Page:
Secured Loans vs Unsecured Loans: All You Need to Know
While loans come in many different forms, they can generally fit into two categories: secured and unsecured.
Whether you should apply for a secured or unsecured loan can depend on a number of factors, but it’s important to know the difference between them – read on to learn more about both types of loans.
A secured loan is tied to one of the borrower’s assets. This works as a security measure – if the borrower is unable to keep up with repayments, the asset could be repossessed by the lender to recoup the money owed.
Secured loans can be used if the borrower has a poor credit rating or requires a large amount of money – normally at least £3,000 but generally over £10,000. Homeowner loans, a type of secured loan, are generally for amounts up to £125,000, while mortgages can often be much more.
Other secured loans can include: home equity loans, second mortgages, first or second charge mortgages, and some debt consolidation loans. Loans can also be secured against other assets such as a car, an expensive wine collection, or jewellery, and depending on how much these assets are worth, the loan may be for up to one million pounds. The assets act as security, reducing the lender’s risk if the borrower can’t make repayments.
The reduced risk from securing against an asset can also result in some secured loans having lower interest rates than unsecured loans, as well as higher borrowing limits and longer repayment periods.
Mortgages are an example of a common secured loan – the mortgage is secured against the home, and if the borrower misses payments and gets into serious arrears, their home could be repossessed and sold to make up the money owed.
An unsecured loan does not require an asset to guarantee the loan. Borrowers are lent money based on their credit report, application details, and various other factors.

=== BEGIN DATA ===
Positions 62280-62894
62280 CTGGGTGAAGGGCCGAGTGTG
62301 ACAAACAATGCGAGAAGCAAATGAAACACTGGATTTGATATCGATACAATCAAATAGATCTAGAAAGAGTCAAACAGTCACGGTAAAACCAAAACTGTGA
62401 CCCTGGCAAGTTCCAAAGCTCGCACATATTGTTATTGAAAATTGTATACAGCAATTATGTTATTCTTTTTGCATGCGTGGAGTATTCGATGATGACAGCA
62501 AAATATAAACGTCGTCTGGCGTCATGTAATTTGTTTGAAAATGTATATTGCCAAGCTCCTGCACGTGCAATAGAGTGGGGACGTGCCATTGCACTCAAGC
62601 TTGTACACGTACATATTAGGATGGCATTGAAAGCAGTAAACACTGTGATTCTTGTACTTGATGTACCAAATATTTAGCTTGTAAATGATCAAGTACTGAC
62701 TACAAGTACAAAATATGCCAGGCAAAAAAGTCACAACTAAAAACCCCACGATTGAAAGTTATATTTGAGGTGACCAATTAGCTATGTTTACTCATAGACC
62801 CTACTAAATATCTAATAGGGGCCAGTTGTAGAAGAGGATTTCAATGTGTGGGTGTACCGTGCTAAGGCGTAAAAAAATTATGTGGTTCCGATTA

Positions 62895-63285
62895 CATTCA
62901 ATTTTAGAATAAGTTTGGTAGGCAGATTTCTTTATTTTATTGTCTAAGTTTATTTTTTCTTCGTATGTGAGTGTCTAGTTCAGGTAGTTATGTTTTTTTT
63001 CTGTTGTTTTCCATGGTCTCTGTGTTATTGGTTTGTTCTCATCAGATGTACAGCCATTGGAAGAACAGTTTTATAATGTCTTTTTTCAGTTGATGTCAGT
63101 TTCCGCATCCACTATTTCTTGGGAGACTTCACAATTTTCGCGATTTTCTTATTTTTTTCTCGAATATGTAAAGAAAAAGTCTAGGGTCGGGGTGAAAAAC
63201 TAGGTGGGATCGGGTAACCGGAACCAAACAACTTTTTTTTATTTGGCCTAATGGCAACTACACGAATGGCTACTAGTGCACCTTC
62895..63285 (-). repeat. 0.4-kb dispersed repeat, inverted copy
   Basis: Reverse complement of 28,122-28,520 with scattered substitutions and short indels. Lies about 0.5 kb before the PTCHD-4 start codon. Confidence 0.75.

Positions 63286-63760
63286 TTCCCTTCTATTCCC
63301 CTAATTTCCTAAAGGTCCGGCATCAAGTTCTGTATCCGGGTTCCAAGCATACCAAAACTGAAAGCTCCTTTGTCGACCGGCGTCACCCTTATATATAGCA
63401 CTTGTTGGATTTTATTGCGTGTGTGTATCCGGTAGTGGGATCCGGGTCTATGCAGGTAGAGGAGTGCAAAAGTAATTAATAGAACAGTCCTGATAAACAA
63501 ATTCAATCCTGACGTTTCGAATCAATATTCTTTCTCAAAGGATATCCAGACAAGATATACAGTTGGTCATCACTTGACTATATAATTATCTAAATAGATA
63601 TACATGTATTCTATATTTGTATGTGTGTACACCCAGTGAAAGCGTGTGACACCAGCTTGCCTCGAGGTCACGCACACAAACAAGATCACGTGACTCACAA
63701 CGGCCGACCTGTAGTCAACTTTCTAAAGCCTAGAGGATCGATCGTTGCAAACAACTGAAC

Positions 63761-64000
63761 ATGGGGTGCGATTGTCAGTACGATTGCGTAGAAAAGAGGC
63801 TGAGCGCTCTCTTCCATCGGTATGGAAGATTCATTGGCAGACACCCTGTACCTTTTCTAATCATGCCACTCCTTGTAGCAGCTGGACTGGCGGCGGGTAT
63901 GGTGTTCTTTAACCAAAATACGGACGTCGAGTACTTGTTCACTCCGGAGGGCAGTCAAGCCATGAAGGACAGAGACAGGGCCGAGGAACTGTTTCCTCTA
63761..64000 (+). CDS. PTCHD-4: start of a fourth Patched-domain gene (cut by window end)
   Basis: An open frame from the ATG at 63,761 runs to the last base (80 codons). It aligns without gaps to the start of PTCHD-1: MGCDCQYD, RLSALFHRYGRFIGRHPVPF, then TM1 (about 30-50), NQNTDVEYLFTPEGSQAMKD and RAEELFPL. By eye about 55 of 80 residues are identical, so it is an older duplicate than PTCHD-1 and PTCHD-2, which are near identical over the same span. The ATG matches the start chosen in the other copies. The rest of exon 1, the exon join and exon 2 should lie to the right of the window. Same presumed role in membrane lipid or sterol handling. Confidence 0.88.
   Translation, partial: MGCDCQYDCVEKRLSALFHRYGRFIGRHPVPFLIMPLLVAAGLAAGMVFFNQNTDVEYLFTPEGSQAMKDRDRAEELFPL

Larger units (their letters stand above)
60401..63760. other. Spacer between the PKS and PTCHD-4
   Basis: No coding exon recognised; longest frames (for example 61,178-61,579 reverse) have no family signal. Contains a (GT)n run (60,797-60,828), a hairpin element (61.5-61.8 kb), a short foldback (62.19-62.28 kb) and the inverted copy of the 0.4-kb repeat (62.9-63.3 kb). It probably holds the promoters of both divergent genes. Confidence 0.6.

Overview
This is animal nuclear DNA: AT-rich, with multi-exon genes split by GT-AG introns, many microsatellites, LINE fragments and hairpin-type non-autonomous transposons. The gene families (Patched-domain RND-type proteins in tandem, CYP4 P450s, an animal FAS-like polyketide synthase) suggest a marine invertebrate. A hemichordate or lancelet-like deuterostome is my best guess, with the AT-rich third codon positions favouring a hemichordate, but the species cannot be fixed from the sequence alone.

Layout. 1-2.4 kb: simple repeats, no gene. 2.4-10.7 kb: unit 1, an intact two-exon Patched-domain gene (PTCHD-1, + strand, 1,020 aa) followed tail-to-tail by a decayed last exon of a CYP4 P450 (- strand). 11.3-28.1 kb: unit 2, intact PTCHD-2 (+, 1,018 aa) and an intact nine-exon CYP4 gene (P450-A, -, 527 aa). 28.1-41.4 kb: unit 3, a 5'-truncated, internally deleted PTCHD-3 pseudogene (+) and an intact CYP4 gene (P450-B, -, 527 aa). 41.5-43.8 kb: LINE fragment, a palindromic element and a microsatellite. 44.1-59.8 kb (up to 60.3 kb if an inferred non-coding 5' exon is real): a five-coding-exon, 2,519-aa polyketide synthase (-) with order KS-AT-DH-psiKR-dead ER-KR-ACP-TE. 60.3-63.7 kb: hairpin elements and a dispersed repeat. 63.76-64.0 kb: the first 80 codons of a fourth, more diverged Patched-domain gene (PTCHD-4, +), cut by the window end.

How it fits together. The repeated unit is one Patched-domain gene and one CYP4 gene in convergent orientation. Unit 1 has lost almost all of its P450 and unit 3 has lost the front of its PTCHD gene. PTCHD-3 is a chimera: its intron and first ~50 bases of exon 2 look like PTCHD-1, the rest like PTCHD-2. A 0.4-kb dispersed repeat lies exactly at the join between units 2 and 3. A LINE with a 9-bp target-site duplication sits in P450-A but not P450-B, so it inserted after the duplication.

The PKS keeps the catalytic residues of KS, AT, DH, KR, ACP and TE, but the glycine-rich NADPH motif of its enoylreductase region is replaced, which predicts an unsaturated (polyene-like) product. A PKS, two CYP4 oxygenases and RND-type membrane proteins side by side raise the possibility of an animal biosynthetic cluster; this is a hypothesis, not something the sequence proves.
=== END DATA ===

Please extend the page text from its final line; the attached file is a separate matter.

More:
The increased risk can mean lenders might prefer applicants with a higher credit score, or who are looking to borrow a smaller amount of money – normally between £1,000 and £25,000.
It may also mean that some unsecured loans will have higher interest rates and less time to repay the sum compared to secured loans. However, interest rates and repayment periods can be flexible depending on the provider.
What Is the Loan For?
There are a number of factors to ask yourself when deciding between a secured and unsecured loan. Do you need a large amount of money? Do you have a good or poor credit score? Do you have valuable assets to put up, and are you prepared to risk losing them? Or do you only require a small sum? Have you considered any other alternatives to taking out a loan?
Taking any kind of loan requires serious consideration and extensive planning to ensure you can afford the repayments. It can also be a good idea to factor in life changes, such as an unexpected job loss, into your plan/considerations.
Typically, when taking out an unsecured loan, the lender will use your credit history to determine how much they may be willing to lend. Even with a secured loan they may still use your credit history as part of the overall decision. You can get access to your Equifax Credit Report free for 30 days and £9.95 a month afterwards, to understand the type information a lender might see.
- What to consider when applying for credit cards
- What is a credit rating?
- What types of credit can you get?
- Staying on the electoral register when moving
- The Electoral Register and How It Influences Credit Scores
- 7 types of credit provider
- Credit: Why do People Use it?
- Credit Myths - The truth about Credit
- Interest Rate Types
- Credit Hygiene
- Credit Score: What are the factors?
- Your Credit Limits: Do’s & Don’ts
- Joint Liability - Everything You Need to Know